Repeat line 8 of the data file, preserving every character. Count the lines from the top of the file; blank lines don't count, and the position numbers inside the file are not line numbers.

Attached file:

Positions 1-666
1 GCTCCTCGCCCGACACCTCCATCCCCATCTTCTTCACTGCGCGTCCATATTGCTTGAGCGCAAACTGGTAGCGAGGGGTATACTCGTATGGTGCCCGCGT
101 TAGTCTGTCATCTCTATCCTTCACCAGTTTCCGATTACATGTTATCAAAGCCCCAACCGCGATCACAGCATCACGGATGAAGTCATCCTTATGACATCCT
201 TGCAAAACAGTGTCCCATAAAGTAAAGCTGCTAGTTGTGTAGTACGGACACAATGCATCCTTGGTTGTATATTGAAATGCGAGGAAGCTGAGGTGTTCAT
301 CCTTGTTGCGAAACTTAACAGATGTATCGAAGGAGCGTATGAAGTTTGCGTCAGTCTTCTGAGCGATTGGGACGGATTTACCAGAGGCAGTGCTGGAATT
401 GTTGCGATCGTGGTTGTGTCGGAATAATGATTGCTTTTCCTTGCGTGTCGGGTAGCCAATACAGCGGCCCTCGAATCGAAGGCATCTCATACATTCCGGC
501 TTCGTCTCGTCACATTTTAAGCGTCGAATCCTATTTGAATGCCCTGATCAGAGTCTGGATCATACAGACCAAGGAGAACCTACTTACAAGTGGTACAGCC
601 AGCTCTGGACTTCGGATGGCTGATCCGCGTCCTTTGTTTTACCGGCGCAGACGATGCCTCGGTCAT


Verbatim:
601 AGCTCTGGACTTCGGATGGCTGATCCGCGTCCTTTGTTTTACCGGCGCAGACGATGCCTCGGTCAT